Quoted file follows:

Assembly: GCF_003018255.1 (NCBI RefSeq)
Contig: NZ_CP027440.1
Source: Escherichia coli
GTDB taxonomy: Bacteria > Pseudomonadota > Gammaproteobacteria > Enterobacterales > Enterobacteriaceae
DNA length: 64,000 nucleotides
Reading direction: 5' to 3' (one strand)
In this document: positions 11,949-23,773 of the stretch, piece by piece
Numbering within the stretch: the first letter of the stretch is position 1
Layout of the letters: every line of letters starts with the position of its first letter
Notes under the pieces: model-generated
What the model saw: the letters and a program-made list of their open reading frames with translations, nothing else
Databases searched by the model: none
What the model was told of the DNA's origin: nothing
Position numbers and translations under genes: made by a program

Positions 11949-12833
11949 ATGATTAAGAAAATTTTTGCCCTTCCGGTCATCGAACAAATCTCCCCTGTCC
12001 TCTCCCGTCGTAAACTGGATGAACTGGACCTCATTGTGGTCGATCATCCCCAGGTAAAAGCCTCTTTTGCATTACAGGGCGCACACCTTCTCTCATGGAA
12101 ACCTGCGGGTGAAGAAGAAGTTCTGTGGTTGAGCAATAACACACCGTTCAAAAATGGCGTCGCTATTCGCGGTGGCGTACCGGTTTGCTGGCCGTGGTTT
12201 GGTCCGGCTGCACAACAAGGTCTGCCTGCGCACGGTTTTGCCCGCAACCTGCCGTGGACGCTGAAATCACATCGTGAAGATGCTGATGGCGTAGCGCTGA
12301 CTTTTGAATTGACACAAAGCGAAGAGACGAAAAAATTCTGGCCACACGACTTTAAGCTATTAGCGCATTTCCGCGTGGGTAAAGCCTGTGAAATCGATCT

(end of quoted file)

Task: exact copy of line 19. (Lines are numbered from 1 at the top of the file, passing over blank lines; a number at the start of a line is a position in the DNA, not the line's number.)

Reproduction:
12201 GGTCCGGCTGCACAACAAGGTCTGCCTGCGCACGGTTTTGCCCGCAACCTGCCGTGGACGCTGAAATCACATCGTGAAGATGCTGATGGCGTAGCGCTGA